Just like factors contributing to climate change crisis, we have personal factors causing a burnout crisis in our lives. I want to bring awareness to 3 ways your environment is causing burnout.
What is Burnout
Burnout is a real thing. It is not something you can manage through or toughen up against.
There is a difference between stress and burnout. Think of stress as overwhelm and burnout as a drain. Stress is the piling on. Demands on you may look like taking care of kids and parents or covering another person’s job during a hiring freeze. Or the pressure of weeks of daily carpooling that never lets you have a moment to yourself. With stress, you still feel there is hope to find a system, route, or process that can improve things.
Burnout, on the other hand, is empty of that hope. It is the drain of mental exhaustion. Often people who are burned out don’t always notice when it happens.
In the Sustainable You course, participants learn about the differences between stress and burnout, but let me tell you this here: The same ways your environment is causing burnout begin by being stressors in daily life. The canary in the coal mine if you will. The Universe tries to be be good to us signaling politely that there is a problem. Then a kick in the pants. Then a brick wall falls on us. Then our world chews us up.
The hard truth is that part of this is our own fault. We choose what to consume every day. Not just food, but what we see and hear too. Let’s dig in.
Here at Sustainable Sue, when we talk about media consumption, we talk about all of the news, movies, books, TV, podcasts, social media, and magazines that you take in on a daily basis. Consider these the nutrients in your media diet. Media is all aroundus. It is not productive nor sustainable to avoid it altogether. Just like the nutrition component where we have to eat three or four times each day, we do need to take in media at various points of our day.
The issue is keeping it in balance of a sustainably productive life. A study by Johnston and Davey in 2011 found that participants who viewed the negatively skewed news show (as designed by researchers) showed increased anxious and sad mood as well as a significant increase in the tendency toward catastrophic thinking related to a personal worry.
If you feel drained and anxious after watching the news, perhaps that is a signal it is time to make some changes. Different sources, less consumption, different timing of consumption, etc.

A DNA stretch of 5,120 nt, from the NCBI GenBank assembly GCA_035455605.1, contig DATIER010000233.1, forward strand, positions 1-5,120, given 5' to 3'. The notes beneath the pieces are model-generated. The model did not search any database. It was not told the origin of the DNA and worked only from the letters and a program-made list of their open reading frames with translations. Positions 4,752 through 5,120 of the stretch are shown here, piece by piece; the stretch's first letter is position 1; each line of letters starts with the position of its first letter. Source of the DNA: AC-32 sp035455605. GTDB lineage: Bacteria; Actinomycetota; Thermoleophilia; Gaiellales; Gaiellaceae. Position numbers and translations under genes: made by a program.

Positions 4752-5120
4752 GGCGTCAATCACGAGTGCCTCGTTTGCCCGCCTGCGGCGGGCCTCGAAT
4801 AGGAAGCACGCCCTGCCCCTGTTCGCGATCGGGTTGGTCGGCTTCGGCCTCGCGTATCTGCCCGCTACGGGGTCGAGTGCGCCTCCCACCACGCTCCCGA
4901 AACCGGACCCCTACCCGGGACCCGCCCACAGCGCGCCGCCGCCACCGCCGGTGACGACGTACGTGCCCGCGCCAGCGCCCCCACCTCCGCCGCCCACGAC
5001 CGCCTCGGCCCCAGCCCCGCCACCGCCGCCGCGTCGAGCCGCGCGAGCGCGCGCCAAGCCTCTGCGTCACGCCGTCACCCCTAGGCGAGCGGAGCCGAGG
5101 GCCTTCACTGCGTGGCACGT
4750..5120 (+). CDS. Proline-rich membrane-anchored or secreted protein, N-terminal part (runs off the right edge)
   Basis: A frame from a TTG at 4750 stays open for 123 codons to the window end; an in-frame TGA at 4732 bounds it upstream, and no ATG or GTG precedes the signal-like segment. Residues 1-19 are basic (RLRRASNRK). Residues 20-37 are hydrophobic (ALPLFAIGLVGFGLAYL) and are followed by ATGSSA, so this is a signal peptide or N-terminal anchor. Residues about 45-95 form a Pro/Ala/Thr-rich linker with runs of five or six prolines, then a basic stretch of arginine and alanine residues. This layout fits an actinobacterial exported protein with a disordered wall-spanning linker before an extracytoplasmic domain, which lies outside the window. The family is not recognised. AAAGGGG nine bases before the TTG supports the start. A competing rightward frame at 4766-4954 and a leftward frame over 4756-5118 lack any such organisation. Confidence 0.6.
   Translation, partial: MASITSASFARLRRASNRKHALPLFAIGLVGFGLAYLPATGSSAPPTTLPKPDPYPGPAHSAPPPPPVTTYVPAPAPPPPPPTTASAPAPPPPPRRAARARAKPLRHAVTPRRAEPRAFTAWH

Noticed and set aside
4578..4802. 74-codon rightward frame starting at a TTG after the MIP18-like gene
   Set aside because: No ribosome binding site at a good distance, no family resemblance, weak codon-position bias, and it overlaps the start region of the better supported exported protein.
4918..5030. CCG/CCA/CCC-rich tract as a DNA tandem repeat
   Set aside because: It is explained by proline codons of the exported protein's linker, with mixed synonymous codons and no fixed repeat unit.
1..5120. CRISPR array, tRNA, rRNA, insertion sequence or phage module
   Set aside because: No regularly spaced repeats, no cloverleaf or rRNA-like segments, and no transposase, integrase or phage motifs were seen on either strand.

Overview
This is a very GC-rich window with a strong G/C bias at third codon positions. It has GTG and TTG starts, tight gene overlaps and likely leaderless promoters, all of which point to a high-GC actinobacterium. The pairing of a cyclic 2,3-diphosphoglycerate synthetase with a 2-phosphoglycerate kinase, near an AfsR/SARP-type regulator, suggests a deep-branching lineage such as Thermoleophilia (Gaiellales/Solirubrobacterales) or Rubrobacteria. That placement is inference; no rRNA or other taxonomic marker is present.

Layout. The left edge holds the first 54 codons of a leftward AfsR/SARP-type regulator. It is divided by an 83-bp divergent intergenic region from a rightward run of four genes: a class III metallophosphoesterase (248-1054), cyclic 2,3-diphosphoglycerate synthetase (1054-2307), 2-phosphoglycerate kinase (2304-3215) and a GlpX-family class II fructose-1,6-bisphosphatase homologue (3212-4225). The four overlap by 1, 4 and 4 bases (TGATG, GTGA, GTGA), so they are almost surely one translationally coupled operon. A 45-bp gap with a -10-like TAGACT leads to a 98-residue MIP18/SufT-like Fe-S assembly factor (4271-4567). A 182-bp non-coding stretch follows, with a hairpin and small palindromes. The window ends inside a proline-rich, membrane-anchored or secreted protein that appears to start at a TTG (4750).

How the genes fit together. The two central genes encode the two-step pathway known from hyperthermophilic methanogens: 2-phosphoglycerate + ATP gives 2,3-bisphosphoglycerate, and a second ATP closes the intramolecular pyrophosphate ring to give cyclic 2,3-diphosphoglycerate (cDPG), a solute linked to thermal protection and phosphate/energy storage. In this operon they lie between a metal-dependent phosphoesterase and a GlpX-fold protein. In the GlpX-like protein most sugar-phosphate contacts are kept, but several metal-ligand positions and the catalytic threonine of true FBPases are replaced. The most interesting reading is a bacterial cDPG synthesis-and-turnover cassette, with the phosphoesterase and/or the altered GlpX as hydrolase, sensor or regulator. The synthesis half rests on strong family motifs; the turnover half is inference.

Beware of jumping from the frying pan into the fire though – social media can be just as damaging.
If you have watched The Social Dilemma you know have heard the terrifying statistics of what social media is doing to our brains and the brains of our kids. But it doesn’t take a panel of experts in Silicon Valley to tell us this. Conduct an experiment of one – how do you feel after scrolling Facebook and seeing everyone’s perfect back to school photos when your kids covered their face with their book bag and ran out the door? What thoughts go through your mind when you see photo after photo on Instagram of everyone’s perfect Thanksgiving table when you did not have the energy and ended up having Indian takeout?
“Tell me to what you pay attention and I will tell you who you are.”
― Jose Ortega y Gassett
Don’t judge your insides by other people’s outsides. Those posts are rarely the whole story and the photos often include filters. If social media drains you, perhaps it is time to turn to the real life relationships instead of the ones online.
But alas, those relationships can be tricky too!
Friends, Family, and Others
This blog post is live the Tuesday after Thanksgiving – a holiday where often families sit around the table and argue about politics. Because of COVID many families instead had to get on Zoom to rehash the pandemic and who is and isn’t following protocol. Family relationships can be hard.
And what about friends, colleagues, neighbors, etc.? Do you continually surround yourself with people who drain you? Sure it is hard to make friends after we leave school, but that is no reason to settle for less. If a relationship feels off or unfulfilling or one-sided, I encourage you to explore why.
- Is your friend always late and you feel like your time is taken for granted?
- Do the other neighbors on your street ask you to join a party planning committee, then you end up doing all the work?
- Are you only accepting invitations out of obligation or fear of making other people mad?
Let me ask you this question, my fellow people pleasers: WHERE ARE ALL THE PLEASED PEOPLE?
You deserve more. You deserve people in your life who delight in your presence. You deserve to feel fulfilled and lifted up when you are among friends and family.
Be selective about who and what you surround yourself with. Each choice compounds to contribute to a sustainable you – towards creating a life you don’t need to escape.